An alphabetical guide to the world of oral health for our Canterbury patients
As experienced dentists, as with many other professions, it can become all too easy to slip into using terminology that we understand but which may sound strange and possibly even concerning to the patient sitting in the chair. Some of the dental terms that we commonly use are at least vaguely familiar to most people, but this isn’t the case for all of them.
At Bradley and Partners Dental and Implant Clinic, we want you to feel relaxed about your care and treatment, and to help with this we have compiled an alphabetical list of terms that you may hear when you come for your check up or for treatment with us. Naturally, not all terms will be listed here and if you do hear us mention a word that concerns you, please do ask your dentist; they will be happy to explain it to you as best as they can.
So .. here goes
A – Amalgam – For many years, this has been the most commonly used dental filling. It is made from a combination of metals including tin, silver and mercury. It is a very strong filling material that lasts a long time although it can shrink slightly over time, potentially leaving gaps where bacteria can enter. Many of you are now moving away from amalgam fillings due to their high visibility and opting instead for natural looking tooth coloured fillings.
B – Bonding – Bonding can be used in cosmetic or restorative dentistry. It requires no invasive treatment and involves moulding a resin to the tooth. It can be used to reshape a tooth or even to fill one in some situations. It is not the strongest option available though and can discolour.
C – Calculus – Although this term is still used by dentists, you are perhaps more likely to hear it referred to as ‘tartar’. This is a combination of hardened bacteria and minerals which can build up on the teeth and around the gum line. It creates a rough surface which not only attracts staining but can also attract more bacteria too. If it is not removed, it may increase the risk of decay and gum disease. It can be removed by a dental hygienist using a scale and polish procedure.
D – Dry socket – This can occur following a tooth extraction. When you have this procedure, we make sure that a blood clot has formed where the tooth was removed before you leave our Canterbury clinic. This is to protect and heal the area. Sometimes though, this can fall out, especially if you ‘poke’ at it with your finger or other object. This then exposes the extraction site and can be quite uncomfortable and may increase the risk of infection. It can be treated by a dentist who will pack it with a medicated dressing to resolve the problem.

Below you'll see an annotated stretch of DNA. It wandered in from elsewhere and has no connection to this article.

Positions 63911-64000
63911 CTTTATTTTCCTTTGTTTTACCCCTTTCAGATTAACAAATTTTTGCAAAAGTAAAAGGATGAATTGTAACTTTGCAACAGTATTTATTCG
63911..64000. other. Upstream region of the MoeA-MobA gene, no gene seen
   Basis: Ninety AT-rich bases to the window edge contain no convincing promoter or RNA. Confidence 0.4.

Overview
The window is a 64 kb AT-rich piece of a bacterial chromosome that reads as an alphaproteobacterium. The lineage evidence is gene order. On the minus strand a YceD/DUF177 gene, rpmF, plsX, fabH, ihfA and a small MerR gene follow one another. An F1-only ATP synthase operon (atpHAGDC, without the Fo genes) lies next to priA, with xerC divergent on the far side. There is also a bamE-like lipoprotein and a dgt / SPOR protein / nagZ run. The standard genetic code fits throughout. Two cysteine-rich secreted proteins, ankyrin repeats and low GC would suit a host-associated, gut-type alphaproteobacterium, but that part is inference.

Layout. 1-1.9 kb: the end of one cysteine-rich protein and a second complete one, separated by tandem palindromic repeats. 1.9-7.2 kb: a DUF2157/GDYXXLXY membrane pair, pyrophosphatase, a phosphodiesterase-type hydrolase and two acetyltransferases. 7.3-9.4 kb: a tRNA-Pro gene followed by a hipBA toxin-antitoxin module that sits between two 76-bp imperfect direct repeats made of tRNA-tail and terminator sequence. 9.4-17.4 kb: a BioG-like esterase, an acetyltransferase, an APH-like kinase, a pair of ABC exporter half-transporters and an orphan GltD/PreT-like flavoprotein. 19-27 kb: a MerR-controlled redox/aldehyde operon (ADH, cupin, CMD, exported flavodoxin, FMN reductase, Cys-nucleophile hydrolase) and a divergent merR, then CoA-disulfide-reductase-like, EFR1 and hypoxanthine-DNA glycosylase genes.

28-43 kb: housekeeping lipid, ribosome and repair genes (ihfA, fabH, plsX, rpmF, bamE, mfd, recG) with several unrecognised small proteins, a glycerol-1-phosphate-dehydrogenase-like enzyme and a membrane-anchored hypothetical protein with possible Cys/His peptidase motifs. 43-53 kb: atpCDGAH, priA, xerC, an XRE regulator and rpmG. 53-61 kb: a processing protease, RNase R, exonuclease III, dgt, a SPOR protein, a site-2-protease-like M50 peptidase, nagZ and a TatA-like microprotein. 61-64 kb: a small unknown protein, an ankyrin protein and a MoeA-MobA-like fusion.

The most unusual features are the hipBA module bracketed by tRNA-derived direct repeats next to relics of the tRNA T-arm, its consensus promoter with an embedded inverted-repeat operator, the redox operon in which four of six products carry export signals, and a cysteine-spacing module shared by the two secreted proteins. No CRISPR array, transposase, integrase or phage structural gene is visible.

E – Endodontics – This is a field of dentistry that focuses on the inner part of the tooth, and specifically the root canals. When the pulp material in the root canals becomes infected there are two solutions; extraction or the more likely first option; root canal treatment. This is carried out by an endodontist who is qualified in this type of specialist dental surgery.
F – Fixed Prosthesis – This is simply a term that covers a group of treatments that focus on permanent replacement of missing teeth. The treatments usually included in this are dental implants, dentures or a dental bridge.
G – Gingivitis – Some of you may be familiar with this term as it is used to indicate early stage gum disease. Symptoms may include sore or inflamed gums, bleeding from gums when brushing and even bad breath. It is usually managed through improved home oral care and/or with a professional dental cleans known as a ‘scale and polish’. It should not be ignored though as it may otherwise advance to the periodontitis stage where tooth loss is a real possibility.
H – Halitosis – This refers to bad breath, but an especially powerful type that is persistent and not caused by eating certain types of food. The most likely cause of it is gingivitis (see above) and periodontitis. If your friends and others start to take a step back when you speak to them, you should have your mouth checked by a dentist.
I – Implant (dental) – This is an increasingly popular method of replacing a missing tooth, or multiple teeth and is one that we carry out at Bradley and Partners Dental and Implant Clinic. Although the initial treatment is slightly invasive and a little inconvenient for some, it offers an excellent solution for missing teeth; providing strength and stability, often for 10 years (and usually many more) with the correct care.
We will leave this list here for today and will revisit it in our next few blogs. We hope that you find it useful and if you have heard us use a term that you didn’t understand and would like to know what it means, please do let us know.
Our Canterbury dental clinic can be contacted by using the form on our website or calling us on 01227 463529.